I told the Rebbe about the institute and about the books we had published, especially the Torah works of several Tunisian rabbis, collections of piyutim, and biographies on several Jewish figures who were unknown in the West. “Is it possible to receive these books for our library here?” he asked. I replied that I had already given several copies to his secretariat and he thanked me.
In the course of our conversation, the Rebbe revealed great interest in my field; the subject of Jewish literature and manuscripts was close to his heart. A large share of my scientific research was based on the famous genizah, or trove of discarded writings, of Cairo. “Aside from the Cairo Genizah,” remarked the Rebbe, “there are other genizahs. It is a pity that not enough attention is paid to saving them.”
Indeed, there are a number of such troves, containing rare books and hand-written manuscripts, that have been left behind in many of the former Jewish communities of North Africa. I have personally visited Tunisia several times as part of my studies of the genizah of Djerba, and met with the Rebbe’s emissary there, Rabbi Nissan Pinson.
“The Rebbe has his emissaries spread throughout these countries; perhaps they can deal with this issue,” I suggested.
The Rebbe smiled, but rejected the idea: “They have other, no-less-important jobs to do,” he countered, referring of course to their work promoting Judaism. Still, I know that many Chabad emissaries in these countries sent the Rebbe a great number of manuscripts which are today sitting safely in the large library at Chabad Headquarters .
The Rebbe inquired about the subject I lecture on in university, the field of piyut, and especially the piyutim of the Avodah service of Yom Kippur, which formed the subject of my doctorate.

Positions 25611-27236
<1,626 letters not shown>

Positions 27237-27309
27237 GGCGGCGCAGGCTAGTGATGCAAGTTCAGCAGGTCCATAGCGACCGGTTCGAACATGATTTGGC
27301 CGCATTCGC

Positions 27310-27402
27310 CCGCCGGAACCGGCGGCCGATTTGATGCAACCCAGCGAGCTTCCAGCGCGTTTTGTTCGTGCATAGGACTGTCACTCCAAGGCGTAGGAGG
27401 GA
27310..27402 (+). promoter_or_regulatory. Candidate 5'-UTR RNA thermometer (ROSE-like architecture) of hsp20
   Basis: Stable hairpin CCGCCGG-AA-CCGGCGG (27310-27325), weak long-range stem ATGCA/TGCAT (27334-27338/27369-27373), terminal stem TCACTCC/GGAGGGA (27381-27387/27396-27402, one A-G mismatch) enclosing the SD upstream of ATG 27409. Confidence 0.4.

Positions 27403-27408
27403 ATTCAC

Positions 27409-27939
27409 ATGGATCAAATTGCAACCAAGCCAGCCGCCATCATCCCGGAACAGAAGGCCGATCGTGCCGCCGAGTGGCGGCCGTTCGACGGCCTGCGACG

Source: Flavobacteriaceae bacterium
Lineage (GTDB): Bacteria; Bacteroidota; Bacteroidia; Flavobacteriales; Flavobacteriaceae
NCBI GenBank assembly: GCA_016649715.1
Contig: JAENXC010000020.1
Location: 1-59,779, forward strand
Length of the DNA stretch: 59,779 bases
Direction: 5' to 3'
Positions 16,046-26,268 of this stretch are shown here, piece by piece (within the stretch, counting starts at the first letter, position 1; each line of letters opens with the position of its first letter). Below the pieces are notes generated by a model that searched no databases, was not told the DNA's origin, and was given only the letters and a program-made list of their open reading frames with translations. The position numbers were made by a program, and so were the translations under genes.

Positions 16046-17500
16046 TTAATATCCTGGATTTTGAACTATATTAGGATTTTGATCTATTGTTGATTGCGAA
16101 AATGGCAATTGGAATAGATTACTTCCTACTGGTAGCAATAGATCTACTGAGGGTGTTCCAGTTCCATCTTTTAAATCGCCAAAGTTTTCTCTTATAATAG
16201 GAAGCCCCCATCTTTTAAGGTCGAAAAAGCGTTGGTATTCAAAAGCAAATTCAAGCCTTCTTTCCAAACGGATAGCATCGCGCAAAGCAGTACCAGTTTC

I related to the Rebbe that I had discovered many other ancient and entirely unknown piyutim that were composed over 1,500 years ago. I proceeded to share a theory I had developed regarding the name of one the most prominent composers of piyutim, Rabbi Elazar the Kalir. Several explanations and theories have been proposed as to the meaning of this word, but I discovered that his original name was Rabbi Elazar Birbi, meaning “great,” or “important.” The word kalir is apparently Greek for a cantor or a cleric who leads the prayers.
The Rebbe listened intently and I believe he accepted my theory. He seemed to relish the literary discussion about piyut, a subject that not too many people study, as well as that of the differences between the various prayer rites and prayer books, and the meaning of and customs associated with the prayers themselves. I was tremendously impressed with the vast scope of his knowledge, which is not commonly found in the world of traditional Torah scholarship. It felt that we were engaged in a genuinely scientific discussion.
Our conversation stretched on, and although it was a long summer’s Friday, Shabbat began to draw close. The Rebbe’s secretary entered the room several times to signal that it was time to conclude, but the Rebbe waved him away. Despite the gulf that exists between the chasidic and secular-academic worlds, I noticed that the Rebbe was neither dismissive nor afraid of the academy. Rather, he knew how to engage with it for his own purposes, and in a way that was in consilience with Torah pursuits.
Professor Zvi Malachi, a retired senior lecturer at the Department of Hebrew Literature in the University of Tel Aviv, is the founder of the Haberman Institute for Literary Research and the Museum of Jewish Heritage in Israel. He was interviewed in January of 2015.